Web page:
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Early Signs of Arthritis You Shouldn’t Ignore

9 min read

By Katherine George

  • Arthritis is the inflammation or swelling of one or more joints. There are over 100 different types of arthritis and related conditions.
  • It often develops when the cartilage, which is supposed to cushion our bones, becomes worn down and can’t function.
  • Some early warning signs of arthritis are joint pain, swelling, tenderness, fatigue, malaise, stiffness, and even a fever.
  • This disease is progressive, so it’s important to go see a doctor if you suspect you are developing arthritis.

Arthritis isn’t a disease on its own. There are over 100 different types of arthritis and related conditions, says the Arthritis Foundation. They affect people of all ages, races, and genders. It’s the leading cause of disability in the U.S. and most common among women. While it’s not necessarily an aging disease, some types do affect more older people.

While it depends on the type, the Centers for Disease Control and Prevention (CDC) describes arthritis as the inflammation or swelling of one or more joints. It affects not only the joints, but the tissues around the joint and other connective tissues. It can cause an array of symptoms, but the following are the first initial signs of arthritis which should prompt a visit to the doctor…

Something Feels ‘Off’

This symptom is often associated with osteoarthritis, which is by far the most common type of arthritis, according to the Arthritis Foundation. Jeffrey Zarin, MD, an orthopedic surgeon at the Cedars-Sinai Kerlan-Jobe Institute in Los Angeles talked to Women’s Health and said his patients will often note that “something doesn’t feel right about the way the joint moves.”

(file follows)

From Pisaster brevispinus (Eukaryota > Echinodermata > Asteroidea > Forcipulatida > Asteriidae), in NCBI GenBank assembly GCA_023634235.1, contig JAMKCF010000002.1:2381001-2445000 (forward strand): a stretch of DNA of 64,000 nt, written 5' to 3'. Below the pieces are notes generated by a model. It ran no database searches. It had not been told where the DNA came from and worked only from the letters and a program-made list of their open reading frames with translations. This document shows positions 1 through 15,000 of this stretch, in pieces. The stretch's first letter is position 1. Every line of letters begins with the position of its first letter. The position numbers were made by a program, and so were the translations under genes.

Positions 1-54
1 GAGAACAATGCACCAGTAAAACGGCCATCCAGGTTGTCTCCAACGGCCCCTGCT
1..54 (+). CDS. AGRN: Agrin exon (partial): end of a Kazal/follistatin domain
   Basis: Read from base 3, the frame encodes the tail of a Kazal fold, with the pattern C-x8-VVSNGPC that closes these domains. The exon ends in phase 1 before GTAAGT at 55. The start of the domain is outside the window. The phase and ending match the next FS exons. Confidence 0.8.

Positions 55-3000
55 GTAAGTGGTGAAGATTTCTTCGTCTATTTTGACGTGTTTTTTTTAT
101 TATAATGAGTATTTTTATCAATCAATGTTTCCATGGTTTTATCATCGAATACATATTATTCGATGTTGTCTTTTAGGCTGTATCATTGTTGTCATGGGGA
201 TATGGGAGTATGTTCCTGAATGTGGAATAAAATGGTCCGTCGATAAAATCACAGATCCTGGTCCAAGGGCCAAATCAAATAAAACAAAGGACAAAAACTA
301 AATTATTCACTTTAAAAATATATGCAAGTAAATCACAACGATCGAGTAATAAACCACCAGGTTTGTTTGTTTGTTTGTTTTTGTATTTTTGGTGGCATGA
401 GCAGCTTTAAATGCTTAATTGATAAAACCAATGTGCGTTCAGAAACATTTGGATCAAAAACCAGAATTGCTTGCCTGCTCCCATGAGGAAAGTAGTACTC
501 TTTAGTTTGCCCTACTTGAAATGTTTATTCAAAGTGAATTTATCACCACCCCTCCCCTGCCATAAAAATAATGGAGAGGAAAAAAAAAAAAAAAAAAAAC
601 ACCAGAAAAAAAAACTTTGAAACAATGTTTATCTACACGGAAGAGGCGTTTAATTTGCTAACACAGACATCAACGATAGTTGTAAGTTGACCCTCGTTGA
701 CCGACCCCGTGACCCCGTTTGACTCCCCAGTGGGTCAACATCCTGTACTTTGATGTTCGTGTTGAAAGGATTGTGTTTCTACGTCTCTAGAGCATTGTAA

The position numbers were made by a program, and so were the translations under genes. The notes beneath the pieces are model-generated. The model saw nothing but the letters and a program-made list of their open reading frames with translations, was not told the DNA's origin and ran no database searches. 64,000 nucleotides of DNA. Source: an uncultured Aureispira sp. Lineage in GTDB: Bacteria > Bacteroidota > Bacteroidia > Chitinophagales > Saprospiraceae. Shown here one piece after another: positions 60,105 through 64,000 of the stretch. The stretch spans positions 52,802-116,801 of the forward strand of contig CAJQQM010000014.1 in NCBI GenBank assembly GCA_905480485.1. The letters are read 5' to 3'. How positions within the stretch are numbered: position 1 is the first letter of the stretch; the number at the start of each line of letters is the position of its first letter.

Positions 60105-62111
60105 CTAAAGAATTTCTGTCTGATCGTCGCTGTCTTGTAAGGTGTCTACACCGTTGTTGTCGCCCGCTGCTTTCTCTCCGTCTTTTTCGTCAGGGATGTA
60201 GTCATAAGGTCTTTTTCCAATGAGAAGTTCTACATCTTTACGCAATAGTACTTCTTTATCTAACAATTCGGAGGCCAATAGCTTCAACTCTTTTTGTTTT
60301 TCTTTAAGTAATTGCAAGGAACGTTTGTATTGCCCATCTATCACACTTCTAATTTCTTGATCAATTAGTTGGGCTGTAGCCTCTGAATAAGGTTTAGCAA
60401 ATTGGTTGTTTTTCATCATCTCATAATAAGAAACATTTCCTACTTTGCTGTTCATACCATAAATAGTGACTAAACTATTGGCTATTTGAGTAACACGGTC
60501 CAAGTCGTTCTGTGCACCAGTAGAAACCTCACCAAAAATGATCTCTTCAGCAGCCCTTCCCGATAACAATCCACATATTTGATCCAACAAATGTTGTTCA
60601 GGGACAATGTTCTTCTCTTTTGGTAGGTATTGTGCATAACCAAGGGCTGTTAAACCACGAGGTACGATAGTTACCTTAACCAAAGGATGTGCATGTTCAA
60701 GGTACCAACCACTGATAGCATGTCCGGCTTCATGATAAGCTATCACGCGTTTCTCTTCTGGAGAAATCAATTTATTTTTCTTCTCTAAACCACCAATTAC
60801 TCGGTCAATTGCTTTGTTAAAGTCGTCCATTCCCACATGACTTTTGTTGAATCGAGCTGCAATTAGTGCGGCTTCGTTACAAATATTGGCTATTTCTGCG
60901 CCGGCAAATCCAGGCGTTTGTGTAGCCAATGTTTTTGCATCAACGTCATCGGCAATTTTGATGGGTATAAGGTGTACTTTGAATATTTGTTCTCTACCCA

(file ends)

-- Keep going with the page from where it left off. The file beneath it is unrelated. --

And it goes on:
It could be that your knee feels a little more wobbly than normal or an elbow is just not moving as smoothly as it once was. It’s important to be in tune with your body and make note of any changes when they arise. Any of these examples could be signs of arthritis.

Joint Pain

Joint pain is surely the first thing most people think of when considering arthritis. And for good reason! It’s one of the most common and universal symptoms across all types of arthritis. According to Healthline, pain is the first sign of arthritis and is referred to as arthralgia. “This can feel like a dull ache or a burning sensation,” writes the source. And it often starts after the joint is used a lot.

For example, they might hurt after gardening or walking up a flight of stairs. “This is due to wearing down of joints and muscle tightness,” says Barbara Bawer, MD, a family medicine physician at The Ohio State University Wexner Medical Center. “Cartilage becomes thinner, more dried up, and stiff.”

If you’re experiencing joint pain, try and take note of how long the pain has been going on, if it came on suddenly or gradually. These are all questions a doctor might ask, explains VeryWell Health. They might also want to know if the pain gets worse after physical activity or goes away when resting.

Pain in a Previously Injured Joint

Most people are unable to get through life without a couple bumps and bruises along the way (some more than others). While not everyone will experience a broken bone, many have sprained an ankle or wrist from either sports or just a clumsy moment. Unfortunately, if a person has previously injured a joint (even if it was just a sprain), they have an increased risk for developing arthritis.

“Trauma to a joint in the past speeds up the wear and tear of the joint and therefore the destruction of cartilage,” says Dr. Bawer to Women’s Health. In fact, if a joint that was previously injured starts hurting again, it could be an early indicator of osteoarthritis. If this happens, go see a doctor to determine what the source of this unexpected pain is.

Stiffness in Joint

It’s never a good idea to sit in one position for long periods of time, but for people who work at a desk or even during travel, it can be hard to avoid. If a person is regularly feeling stiffness in their joints, it could be an early warning sign of arthritis.